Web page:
Such complaints did not deter Liberman and his supporters. The existence of artificial supports in the economy only emphasized the need for corrective changes. They frankly admitted that Liberman's proposals would require a fundamental price reform. While there were hazards involved, they insisted that the risks were not as important as the advantages to be gained from bringing prices into line with actual costs. Furthermore, the consequences of price reform had been exaggerated. Prices of consumer goods have always been high because of the imposition of a large turnover or sales tax. To some extent, demand pressures would now substitute for the tax and there would not be that much over-all change in consumer prices. If the withdrawal of subsidies from large industry tended to raise industrial prices, this would be resisted by factory purchasers who needed low prices on materials in order to make their own profits. And if certain firms have a higher than average "profitability rate," so much the better. This means they are efficient or produce goods desired by consumers and therefore they deserve to expand. If other producers are unable to make a profit, this probably indicates some shortcoming. They should either quit or raise the price of their goods.
Some of the more outspoken economists went even further. They asserted that if prices were ever to approach more realistic levels, an outright charge must be made for the use of capital. Although they did not call it interest, that is what they seemed to be seeking. Most of them recognized that Liberman's "profitability rate" was an implicit capital charge because it had the effect of discouraging the use of capital. But this was not enough. There were a few who demanded a direct capital charge. At the extreme, V. Kotkin and E. Slastenko asked for a flat 10 percent charge on all capital.[viii]
The response of Liberman's defenders only confirmed the worst fears of the conservatives, who were simply not prepared to decentralize the allocation of capital and allow prices to move freely. If capital resources were being used ineffectively, tighter controls were needed. As the Soviet economist, K. Plotnikov, put it, if the decision-making powers were turned over to the plant manager, capital would inevitably be further squandered regardless of Liberman's denials and promises of continued investment control. Capital can be conserved only by rationing it carefully from the center.[ix] Shortcomings in planning and pricing could be overcome more effectively with increased use of input-output and linear programming methods rather than through basic changes in the Soviet economy. Although such critics conceded that there may be too many indices for even the computer to handle, they suggested that the planners should simply be more selective. In short, they urged a more moderate approach.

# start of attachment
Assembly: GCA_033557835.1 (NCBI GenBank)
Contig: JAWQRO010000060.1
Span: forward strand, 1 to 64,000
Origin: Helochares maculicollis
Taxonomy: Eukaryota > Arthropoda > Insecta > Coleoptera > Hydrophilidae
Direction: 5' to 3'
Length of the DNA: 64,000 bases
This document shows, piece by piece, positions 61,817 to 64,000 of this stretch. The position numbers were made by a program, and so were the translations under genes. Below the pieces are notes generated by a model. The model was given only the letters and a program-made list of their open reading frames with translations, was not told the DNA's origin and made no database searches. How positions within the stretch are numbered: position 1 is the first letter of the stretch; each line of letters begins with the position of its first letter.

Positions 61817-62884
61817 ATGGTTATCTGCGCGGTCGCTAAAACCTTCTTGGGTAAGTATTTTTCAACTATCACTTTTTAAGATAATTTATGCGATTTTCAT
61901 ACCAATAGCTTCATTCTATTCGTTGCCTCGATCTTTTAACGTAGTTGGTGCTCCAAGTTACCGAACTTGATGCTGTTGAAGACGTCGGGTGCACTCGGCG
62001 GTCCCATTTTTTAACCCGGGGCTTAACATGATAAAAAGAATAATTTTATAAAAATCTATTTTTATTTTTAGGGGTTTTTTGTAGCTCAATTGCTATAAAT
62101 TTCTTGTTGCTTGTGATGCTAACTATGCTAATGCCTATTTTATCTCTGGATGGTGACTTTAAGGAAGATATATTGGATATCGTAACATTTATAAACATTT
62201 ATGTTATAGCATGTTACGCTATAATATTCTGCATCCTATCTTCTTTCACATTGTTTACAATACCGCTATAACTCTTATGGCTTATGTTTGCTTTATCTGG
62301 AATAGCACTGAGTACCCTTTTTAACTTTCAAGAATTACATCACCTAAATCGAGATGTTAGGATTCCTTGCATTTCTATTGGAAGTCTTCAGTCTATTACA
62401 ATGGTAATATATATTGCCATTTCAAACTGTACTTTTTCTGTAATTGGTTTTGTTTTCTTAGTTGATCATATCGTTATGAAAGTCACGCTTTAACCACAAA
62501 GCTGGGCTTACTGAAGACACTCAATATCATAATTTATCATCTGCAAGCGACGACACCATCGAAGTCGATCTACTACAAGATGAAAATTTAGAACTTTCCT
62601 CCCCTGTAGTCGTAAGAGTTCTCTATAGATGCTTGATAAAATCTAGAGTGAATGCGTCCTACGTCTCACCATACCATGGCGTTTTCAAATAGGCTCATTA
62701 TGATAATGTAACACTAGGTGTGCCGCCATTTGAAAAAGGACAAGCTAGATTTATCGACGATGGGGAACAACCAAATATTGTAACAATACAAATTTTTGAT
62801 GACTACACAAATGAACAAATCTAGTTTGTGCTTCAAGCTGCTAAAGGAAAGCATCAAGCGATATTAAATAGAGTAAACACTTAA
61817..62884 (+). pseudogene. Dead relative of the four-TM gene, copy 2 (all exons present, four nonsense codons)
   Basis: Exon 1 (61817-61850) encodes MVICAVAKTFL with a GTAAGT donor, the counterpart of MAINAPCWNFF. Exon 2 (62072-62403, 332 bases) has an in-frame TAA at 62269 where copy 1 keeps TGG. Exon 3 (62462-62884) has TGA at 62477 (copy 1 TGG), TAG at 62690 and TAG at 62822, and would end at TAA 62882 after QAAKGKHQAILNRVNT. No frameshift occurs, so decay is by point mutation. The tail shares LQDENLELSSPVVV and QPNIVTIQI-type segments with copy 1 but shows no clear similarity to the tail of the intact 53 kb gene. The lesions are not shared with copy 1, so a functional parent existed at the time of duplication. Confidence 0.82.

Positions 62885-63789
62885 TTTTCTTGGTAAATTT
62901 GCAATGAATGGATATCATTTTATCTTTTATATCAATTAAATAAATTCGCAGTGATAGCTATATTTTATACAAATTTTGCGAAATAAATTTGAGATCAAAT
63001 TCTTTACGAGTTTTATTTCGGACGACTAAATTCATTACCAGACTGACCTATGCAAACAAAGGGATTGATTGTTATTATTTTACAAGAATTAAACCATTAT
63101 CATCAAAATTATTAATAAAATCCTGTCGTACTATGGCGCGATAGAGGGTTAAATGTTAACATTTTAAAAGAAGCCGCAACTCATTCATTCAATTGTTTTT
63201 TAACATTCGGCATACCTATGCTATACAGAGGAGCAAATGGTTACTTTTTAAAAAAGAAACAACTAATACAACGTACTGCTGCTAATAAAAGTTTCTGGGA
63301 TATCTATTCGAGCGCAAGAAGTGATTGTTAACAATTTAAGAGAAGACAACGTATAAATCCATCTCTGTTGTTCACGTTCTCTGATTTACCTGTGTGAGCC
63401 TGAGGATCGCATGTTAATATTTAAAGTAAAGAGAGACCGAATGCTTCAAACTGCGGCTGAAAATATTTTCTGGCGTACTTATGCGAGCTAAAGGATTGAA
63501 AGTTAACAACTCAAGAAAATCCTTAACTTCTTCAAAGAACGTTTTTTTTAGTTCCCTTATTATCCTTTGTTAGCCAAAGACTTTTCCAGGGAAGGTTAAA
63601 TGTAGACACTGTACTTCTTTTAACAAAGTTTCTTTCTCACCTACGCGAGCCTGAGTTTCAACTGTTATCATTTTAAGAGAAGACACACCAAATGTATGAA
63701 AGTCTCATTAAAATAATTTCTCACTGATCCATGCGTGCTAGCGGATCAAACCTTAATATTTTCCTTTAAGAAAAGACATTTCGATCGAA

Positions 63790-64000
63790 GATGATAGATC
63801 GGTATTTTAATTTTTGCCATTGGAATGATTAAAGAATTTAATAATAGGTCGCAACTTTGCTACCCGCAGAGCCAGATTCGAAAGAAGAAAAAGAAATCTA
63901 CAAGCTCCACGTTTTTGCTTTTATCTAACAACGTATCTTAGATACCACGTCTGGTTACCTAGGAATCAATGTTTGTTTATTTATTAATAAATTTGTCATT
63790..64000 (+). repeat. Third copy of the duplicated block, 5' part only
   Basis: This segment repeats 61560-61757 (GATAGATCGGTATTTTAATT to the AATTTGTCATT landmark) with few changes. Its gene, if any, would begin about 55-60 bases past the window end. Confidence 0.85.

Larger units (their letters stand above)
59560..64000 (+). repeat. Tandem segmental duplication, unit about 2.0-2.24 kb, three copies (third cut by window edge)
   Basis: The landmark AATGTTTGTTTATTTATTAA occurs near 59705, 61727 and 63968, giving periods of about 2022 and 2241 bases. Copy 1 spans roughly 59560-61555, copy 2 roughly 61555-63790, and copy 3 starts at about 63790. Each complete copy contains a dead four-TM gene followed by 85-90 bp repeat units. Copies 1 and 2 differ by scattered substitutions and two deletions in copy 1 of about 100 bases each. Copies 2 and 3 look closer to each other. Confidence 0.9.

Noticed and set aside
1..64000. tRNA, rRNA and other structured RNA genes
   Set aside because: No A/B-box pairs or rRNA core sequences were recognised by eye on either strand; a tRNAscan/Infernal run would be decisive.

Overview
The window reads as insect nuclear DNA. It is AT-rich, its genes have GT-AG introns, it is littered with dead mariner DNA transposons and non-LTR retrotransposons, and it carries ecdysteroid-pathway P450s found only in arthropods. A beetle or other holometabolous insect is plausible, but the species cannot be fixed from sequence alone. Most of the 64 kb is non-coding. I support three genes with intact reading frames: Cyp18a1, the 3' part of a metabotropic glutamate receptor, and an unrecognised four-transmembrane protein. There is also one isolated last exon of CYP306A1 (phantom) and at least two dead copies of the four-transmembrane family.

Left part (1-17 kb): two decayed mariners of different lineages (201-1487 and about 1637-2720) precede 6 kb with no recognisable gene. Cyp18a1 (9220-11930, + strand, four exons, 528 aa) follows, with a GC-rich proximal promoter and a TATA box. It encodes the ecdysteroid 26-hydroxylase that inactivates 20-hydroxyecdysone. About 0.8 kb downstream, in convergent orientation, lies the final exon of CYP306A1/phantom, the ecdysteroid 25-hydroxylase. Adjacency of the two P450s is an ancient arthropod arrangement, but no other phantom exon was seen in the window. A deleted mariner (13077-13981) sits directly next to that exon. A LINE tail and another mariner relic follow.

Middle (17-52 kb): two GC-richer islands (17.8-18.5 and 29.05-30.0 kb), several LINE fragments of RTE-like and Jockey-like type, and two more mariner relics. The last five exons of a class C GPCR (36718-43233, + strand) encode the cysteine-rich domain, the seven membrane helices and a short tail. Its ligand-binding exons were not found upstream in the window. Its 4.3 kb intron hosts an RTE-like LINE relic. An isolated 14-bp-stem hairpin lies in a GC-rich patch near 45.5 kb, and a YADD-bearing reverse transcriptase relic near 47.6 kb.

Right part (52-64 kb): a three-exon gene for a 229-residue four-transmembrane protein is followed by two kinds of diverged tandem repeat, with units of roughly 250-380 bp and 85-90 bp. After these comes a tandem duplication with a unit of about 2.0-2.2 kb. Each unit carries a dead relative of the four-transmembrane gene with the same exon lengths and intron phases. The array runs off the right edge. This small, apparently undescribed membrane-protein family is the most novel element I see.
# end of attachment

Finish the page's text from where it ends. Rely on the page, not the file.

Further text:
There was another category of criticisms which arose not because of the impact of the Liberman plan on the present nature of the Soviet economy, but because of some internal inconsistencies in the proposals themselves. First, there were flaws in the mechanical operation of the "profitability norms." It turned out that it was possible for a firm to expand its capital stock and win an unintended increase in its bonus fund even if its profits remained the same.[x] The most serious inconsistency, however, stemmed from Liberman's decision that state-assigned planning targets for quantity of production, assortment of product and date of delivery should continue to be handed down to the firm from above. Fulfillment of these targets by the firm would make it difficult to earn the highest "profitability rate" possible. This would mean the continuance of contradictions and conflicts. Furthermore, unless the planned targets were fulfilled, no bonuses would be paid, regardless of the magnitude of the "profitability rate." Naturally, this dual standard diminished the role of profits. It also suggested that the input quotas would not in fact be abandoned, as it was initially thought. The existence of delivery and production targets for the industrial producer implied the use of input and consumption schedules by the industrial consumer.